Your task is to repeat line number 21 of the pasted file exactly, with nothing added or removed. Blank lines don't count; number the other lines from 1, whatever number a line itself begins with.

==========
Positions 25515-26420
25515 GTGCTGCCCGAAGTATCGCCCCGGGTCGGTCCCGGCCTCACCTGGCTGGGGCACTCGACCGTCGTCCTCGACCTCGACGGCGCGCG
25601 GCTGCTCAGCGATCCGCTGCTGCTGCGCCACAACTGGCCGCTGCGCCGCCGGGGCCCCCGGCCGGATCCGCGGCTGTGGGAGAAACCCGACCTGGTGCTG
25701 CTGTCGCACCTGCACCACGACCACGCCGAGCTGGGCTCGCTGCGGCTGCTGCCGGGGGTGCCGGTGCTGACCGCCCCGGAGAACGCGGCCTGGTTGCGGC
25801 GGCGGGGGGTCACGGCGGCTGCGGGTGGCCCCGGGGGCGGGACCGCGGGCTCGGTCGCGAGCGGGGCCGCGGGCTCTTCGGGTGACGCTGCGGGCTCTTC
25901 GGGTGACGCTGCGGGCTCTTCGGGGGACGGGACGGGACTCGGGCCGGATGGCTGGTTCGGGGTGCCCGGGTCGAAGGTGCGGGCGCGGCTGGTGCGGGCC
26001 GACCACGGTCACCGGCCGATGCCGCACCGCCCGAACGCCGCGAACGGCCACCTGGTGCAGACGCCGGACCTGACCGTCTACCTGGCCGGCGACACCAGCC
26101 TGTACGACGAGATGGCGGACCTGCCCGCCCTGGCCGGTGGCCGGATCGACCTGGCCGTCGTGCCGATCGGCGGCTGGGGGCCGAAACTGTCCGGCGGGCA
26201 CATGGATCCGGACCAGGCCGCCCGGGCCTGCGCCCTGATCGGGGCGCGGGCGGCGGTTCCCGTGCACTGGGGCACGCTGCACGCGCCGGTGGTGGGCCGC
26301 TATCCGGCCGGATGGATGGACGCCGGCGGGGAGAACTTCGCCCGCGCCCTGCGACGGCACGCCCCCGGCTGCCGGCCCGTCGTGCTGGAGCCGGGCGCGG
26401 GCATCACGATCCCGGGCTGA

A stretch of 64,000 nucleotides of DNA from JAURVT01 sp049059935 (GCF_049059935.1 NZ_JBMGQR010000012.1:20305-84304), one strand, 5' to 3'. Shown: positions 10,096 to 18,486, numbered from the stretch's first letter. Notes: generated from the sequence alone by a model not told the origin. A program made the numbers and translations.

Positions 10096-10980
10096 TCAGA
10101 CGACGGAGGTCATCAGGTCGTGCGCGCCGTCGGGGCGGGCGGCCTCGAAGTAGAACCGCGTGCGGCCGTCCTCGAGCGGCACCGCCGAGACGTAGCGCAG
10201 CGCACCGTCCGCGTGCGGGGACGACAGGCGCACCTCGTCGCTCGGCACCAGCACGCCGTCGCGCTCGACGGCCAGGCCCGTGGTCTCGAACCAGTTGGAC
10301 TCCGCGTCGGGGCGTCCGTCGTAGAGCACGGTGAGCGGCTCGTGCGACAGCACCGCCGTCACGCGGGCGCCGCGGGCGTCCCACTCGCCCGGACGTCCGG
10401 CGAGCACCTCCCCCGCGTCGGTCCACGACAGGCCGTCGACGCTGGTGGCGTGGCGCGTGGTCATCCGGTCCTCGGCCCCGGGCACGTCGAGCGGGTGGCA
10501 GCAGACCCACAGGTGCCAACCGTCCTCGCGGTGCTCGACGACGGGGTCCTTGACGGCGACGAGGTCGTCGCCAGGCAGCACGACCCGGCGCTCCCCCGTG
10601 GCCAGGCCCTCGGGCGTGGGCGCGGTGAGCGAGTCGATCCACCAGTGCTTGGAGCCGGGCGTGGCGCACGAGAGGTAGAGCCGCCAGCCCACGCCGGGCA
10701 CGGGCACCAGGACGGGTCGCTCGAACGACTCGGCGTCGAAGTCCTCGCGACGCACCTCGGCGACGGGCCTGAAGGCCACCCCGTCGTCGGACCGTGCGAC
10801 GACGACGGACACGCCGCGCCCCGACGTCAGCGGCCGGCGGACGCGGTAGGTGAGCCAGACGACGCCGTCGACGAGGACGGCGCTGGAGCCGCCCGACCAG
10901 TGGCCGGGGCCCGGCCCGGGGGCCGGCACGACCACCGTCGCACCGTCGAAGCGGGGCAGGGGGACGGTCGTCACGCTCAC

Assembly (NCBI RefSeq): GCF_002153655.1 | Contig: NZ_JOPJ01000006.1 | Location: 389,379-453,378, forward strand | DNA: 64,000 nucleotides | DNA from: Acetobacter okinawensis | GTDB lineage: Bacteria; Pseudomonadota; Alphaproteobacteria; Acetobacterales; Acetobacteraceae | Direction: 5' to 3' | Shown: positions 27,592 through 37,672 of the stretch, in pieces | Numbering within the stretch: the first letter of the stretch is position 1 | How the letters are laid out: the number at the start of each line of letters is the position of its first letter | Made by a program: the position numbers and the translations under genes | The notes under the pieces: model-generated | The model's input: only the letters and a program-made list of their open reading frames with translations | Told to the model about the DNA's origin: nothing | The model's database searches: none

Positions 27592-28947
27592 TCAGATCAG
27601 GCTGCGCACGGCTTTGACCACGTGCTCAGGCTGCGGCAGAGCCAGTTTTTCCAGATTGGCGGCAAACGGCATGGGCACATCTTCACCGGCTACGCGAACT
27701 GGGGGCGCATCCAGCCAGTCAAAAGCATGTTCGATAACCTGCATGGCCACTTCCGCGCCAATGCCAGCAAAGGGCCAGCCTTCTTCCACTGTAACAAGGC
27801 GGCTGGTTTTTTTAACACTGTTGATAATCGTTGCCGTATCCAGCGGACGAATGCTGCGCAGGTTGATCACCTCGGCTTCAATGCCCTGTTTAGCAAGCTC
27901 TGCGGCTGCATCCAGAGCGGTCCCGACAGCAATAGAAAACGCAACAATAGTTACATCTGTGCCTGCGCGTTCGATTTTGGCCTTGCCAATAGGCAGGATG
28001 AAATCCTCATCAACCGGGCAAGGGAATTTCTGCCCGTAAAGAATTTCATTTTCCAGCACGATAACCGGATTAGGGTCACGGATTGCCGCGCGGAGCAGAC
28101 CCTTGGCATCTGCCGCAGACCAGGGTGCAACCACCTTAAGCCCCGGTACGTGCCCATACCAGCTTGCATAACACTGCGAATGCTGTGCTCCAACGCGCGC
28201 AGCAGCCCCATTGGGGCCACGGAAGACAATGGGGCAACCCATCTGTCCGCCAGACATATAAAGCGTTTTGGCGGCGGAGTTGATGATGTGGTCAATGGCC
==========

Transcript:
10701 CGGGCACCAGGACGGGTCGCTCGAACGACTCGGCGTCGAAGTCCTCGCGACGCACCTCGGCGACGGGCCTGAAGGCCACCCCGTCGTCGGACCGTGCGAC